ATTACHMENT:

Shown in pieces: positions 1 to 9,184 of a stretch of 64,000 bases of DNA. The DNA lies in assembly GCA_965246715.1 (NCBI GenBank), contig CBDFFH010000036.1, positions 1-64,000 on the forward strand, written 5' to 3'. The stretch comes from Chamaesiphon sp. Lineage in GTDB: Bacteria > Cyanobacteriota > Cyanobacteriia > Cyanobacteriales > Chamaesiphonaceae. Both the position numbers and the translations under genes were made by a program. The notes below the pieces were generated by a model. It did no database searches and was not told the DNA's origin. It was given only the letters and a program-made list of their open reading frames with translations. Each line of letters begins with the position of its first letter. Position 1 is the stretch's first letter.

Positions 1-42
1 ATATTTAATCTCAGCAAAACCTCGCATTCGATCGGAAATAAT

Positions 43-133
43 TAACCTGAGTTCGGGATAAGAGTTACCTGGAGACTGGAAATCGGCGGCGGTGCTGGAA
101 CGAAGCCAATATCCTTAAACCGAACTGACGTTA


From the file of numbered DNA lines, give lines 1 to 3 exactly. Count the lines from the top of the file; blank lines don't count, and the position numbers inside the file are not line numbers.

Shown in pieces: positions 1 to 9,184 of a stretch of 64,000 bases of DNA. The DNA lies in assembly GCA_965246715.1 (NCBI GenBank), contig CBDFFH010000036.1, positions 1-64,000 on the forward strand, written 5' to 3'. The stretch comes from Chamaesiphon sp. Lineage in GTDB: Bacteria > Cyanobacteriota > Cyanobacteriia > Cyanobacteriales > Chamaesiphonaceae. Both the position numbers and the translations under genes were made by a program. The notes below the pieces were generated by a model. It did no database searches and was not told the DNA's origin. It was given only the letters and a program-made list of their open reading frames with translations. Each line of letters begins with the position of its first letter. Position 1 is the stretch's first letter.

Positions 1-42
1 ATATTTAATCTCAGCAAAACCTCGCATTCGATCGGAAATAAT